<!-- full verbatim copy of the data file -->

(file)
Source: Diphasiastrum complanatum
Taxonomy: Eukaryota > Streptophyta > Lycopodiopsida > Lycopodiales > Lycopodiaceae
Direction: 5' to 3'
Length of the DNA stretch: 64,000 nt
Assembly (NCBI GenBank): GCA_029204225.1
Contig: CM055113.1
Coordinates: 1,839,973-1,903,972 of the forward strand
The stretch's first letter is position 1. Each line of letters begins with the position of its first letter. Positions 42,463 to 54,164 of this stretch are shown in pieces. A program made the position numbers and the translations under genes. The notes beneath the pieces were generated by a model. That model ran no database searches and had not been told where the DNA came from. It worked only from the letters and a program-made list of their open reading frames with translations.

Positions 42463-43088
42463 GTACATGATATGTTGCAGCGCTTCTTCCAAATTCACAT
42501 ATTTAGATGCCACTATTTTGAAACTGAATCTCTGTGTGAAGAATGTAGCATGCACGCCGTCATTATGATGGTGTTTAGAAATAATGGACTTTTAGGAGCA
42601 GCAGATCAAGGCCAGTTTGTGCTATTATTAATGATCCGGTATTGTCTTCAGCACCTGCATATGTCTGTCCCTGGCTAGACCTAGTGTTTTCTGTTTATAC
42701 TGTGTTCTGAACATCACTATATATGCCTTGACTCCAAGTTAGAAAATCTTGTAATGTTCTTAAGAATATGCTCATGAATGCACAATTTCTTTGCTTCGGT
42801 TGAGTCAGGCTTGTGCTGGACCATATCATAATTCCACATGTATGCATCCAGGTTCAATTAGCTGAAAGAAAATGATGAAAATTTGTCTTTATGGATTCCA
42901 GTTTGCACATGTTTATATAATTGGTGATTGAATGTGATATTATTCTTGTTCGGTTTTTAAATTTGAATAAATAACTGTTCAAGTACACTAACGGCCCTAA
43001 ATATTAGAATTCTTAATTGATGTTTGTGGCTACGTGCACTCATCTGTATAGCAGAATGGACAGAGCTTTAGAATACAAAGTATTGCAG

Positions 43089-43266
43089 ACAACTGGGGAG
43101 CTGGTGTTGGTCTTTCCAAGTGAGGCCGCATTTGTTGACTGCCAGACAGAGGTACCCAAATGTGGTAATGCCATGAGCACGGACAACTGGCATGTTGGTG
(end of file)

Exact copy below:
Source: Diphasiastrum complanatum
Taxonomy: Eukaryota > Streptophyta > Lycopodiopsida > Lycopodiales > Lycopodiaceae
Direction: 5' to 3'
Length of the DNA stretch: 64,000 nt
Assembly (NCBI GenBank): GCA_029204225.1
Contig: CM055113.1
Coordinates: 1,839,973-1,903,972 of the forward strand
The stretch's first letter is position 1. Each line of letters begins with the position of its first letter. Positions 42,463 to 54,164 of this stretch are shown in pieces. A program made the position numbers and the translations under genes. The notes beneath the pieces were generated by a model. That model ran no database searches and had not been told where the DNA came from. It worked only from the letters and a program-made list of their open reading frames with translations.

Positions 42463-43088
42463 GTACATGATATGTTGCAGCGCTTCTTCCAAATTCACAT
42501 ATTTAGATGCCACTATTTTGAAACTGAATCTCTGTGTGAAGAATGTAGCATGCACGCCGTCATTATGATGGTGTTTAGAAATAATGGACTTTTAGGAGCA
42601 GCAGATCAAGGCCAGTTTGTGCTATTATTAATGATCCGGTATTGTCTTCAGCACCTGCATATGTCTGTCCCTGGCTAGACCTAGTGTTTTCTGTTTATAC
42701 TGTGTTCTGAACATCACTATATATGCCTTGACTCCAAGTTAGAAAATCTTGTAATGTTCTTAAGAATATGCTCATGAATGCACAATTTCTTTGCTTCGGT
42801 TGAGTCAGGCTTGTGCTGGACCATATCATAATTCCACATGTATGCATCCAGGTTCAATTAGCTGAAAGAAAATGATGAAAATTTGTCTTTATGGATTCCA
42901 GTTTGCACATGTTTATATAATTGGTGATTGAATGTGATATTATTCTTGTTCGGTTTTTAAATTTGAATAAATAACTGTTCAAGTACACTAACGGCCCTAA
43001 ATATTAGAATTCTTAATTGATGTTTGTGGCTACGTGCACTCATCTGTATAGCAGAATGGACAGAGCTTTAGAATACAAAGTATTGCAG

Positions 43089-43266
43089 ACAACTGGGGAG
43101 CTGGTGTTGGTCTTTCCAAGTGAGGCCGCATTTGTTGACTGCCAGACAGAGGTACCCAAATGTGGTAATGCCATGAGCACGGACAACTGGCATGTTGGTG